I'm trying to run an experiment to see if my test and control (in this case 2 survey types) are similar, as opposed to significantly different, from each other.

Is there a test/way to do this? almost like an inverse of a t-test?


2 Answers 2


It's a bit tricky but what you are looking for is called equivalence testing (see wiki).

The general idea is this: assume we have 2 surveys $A,B$. we would like to formulate our hypotheses over $\mu_A, \mu_B$. An initial significance testing hypotheses would be:


we assume the means are exactly the same, meaning their difference is 0:


and then you know what to do (t-test). The next step is defining an indifference region around the null hypothesis. That is, a region of size $\delta$ around the null hypothesis $[\mu_0-\delta,\mu_0+\delta]$ (which in our case is simply $[-\delta,\delta]$) that we are indifferent to. The idea is to tolerate results around the null just as if thy were the null, so we don't reject the null for minor differences. So our updated hypotheses are now:

$$H_0:|\mu_A-\mu_B|\leq \delta,~~~H_1:|\mu_A-\mu_B|>\delta$$

Notice that using absolute values requires a slight change to the statistical test. Still, our null hypothesis is that the means differ by at most $\delta$. It is up to the data (and the statistician) to prove that the means differ.

The final step here is moving to equivalence testing (AKA noninferiority). The most important thing is the conceptual change: rather than assuming by default (i.e the null) that the means are equal, we now assume that they differ. Not only we assume they differ, but the difference is at least $\delta$. We formulate our hypotheses as:

$$H_0:|\mu_A-\mu_B|\geq \delta,~~~H_1:|\mu_A-\mu_B|<\delta$$

So we have inverted the hypotheses, and now it is up to the data (and the statistician) to prove that the means do not differ.

This ain't a trivial move, and it requires choosing both $\delta$ and $\alpha$ prior to observing the data. I hope this answers your question.

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    $\begingroup$ Interesting answer! What about when the samples from $A$ and $B$ are not normally-distributed? $\endgroup$ Jul 21, 2021 at 9:21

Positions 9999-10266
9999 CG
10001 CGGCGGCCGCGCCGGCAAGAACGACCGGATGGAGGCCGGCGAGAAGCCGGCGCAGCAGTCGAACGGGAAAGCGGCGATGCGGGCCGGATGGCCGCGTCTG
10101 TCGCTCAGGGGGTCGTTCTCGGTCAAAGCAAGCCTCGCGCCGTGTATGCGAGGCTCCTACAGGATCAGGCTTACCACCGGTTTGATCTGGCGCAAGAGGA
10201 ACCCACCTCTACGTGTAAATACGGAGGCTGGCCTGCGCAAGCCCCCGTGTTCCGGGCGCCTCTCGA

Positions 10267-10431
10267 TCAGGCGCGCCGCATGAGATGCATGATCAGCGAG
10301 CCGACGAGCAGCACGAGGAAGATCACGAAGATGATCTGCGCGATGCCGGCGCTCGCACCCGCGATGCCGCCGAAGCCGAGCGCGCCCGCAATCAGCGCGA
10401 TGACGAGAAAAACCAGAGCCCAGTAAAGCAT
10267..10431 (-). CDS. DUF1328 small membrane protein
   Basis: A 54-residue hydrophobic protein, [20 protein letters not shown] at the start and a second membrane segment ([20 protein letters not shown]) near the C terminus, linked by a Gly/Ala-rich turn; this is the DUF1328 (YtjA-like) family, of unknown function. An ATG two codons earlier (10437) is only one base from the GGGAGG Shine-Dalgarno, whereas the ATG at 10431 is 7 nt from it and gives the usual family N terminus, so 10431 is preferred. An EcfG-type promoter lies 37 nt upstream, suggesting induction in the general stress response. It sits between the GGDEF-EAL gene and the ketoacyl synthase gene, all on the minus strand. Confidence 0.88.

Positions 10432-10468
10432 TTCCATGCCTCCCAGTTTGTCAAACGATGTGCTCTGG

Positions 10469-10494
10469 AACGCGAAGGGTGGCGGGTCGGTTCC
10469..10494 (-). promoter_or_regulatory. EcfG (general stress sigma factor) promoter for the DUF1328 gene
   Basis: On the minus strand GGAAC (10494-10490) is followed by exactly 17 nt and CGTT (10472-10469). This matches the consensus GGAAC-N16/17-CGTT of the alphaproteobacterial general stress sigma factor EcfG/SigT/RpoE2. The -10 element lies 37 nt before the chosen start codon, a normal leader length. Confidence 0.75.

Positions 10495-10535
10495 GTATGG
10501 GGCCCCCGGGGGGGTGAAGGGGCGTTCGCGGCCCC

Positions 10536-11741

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    $\begingroup$ If sample size is large enough you just use $\sqrt{n}(\bar{X}^A_n-\mu_A)/s_A$ which is $\sim N(0,1)$ due to CLT (however it does require that the first two moments of $A,B$ are finite). $\endgroup$
    – Spätzle
    Jul 21, 2021 at 9:34
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    $\begingroup$ +1 @AlexandruDinu There are tests for equivalence of non-normal data also. A simple application is for z tests for proportion difference, and these have been extended to z approximate tests for rank sum and sign rank tests for equivalence. There are also omnibus equivalence tests (e.g., all means are different by at least $\delta$), and others in the uniformly most powerful test approach to equivalence, but that math is fancier than for TOST. See Wellek, S. (2010). Testing Statistical Hypotheses of Equivalence and Noninferiority (Second Edition). Chapman and Hall/CRC Press. $\endgroup$
    – Alexis
    Jul 21, 2021 at 20:22
  • $\begingroup$ @AlexandruDinu You can also combine tests for equivalence and tests for difference (and thereby side-step confirmation bias in hypothesis testing). See my comments about combined inference in relevance tests in my answer here. Note also that CV has a tag for the simple two one-sided tests approach to equivalence: [tost], & an [equivalence] tag. $\endgroup$
    – Alexis
    Jul 21, 2021 at 20:23
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    $\begingroup$ Ah, the Wellek book. Spent hundreds of unforgettable hours with it while writing my Master's thesis. $\endgroup$
    – Spätzle
    Jul 22, 2021 at 4:05

If this is the case, then I encourage you to determine the confidence interval of the mean difference (the narrower, the better) which will make your demonstration even stronger.

First, I would encourage you to visualize your sample data to check whether your assumption is likely or not. Then, one possibility could be to identify a 95% confidence interval (CI) for the difference of means (or even a 99% if you are sure that they are similar) , you can refer to the "basic steps" chapter of https://en.wikipedia.org/wiki/Confidence_interval. To demonstrate your point, your CI must include 0 and the lower and upper values of your CI must be very close to 0 (this depends of the unit/scale of your test of course). I hope it helps!

  • $\begingroup$ Hi Pitouille - thank you for the response. Can you expound on this a bit in simple terms? $\endgroup$
    – jc315
    Jul 21, 2021 at 7:38
  • $\begingroup$ just adapted my answer... I hope it reads better! $\endgroup$
    – Pitouille
    Jul 21, 2021 at 8:06
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    $\begingroup$ @Pitouille No, that is not how you interpret a CI. This approach that you mention is based solely on subjectively checking the CI, there is no testing here. $\endgroup$ Jul 21, 2021 at 9:48
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    $\begingroup$ I disagree that the confidence interval has to include zero. That seems to be using an insignificant hypothesis test as evidence in favor of the null. $\endgroup$
    – Dave
    Jul 21, 2021 at 9:54
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    $\begingroup$ @user2974951 absolutely! This is not a test. The answer from Spätzle is rather interesting. $\endgroup$
    – Pitouille
    Jul 21, 2021 at 9:55

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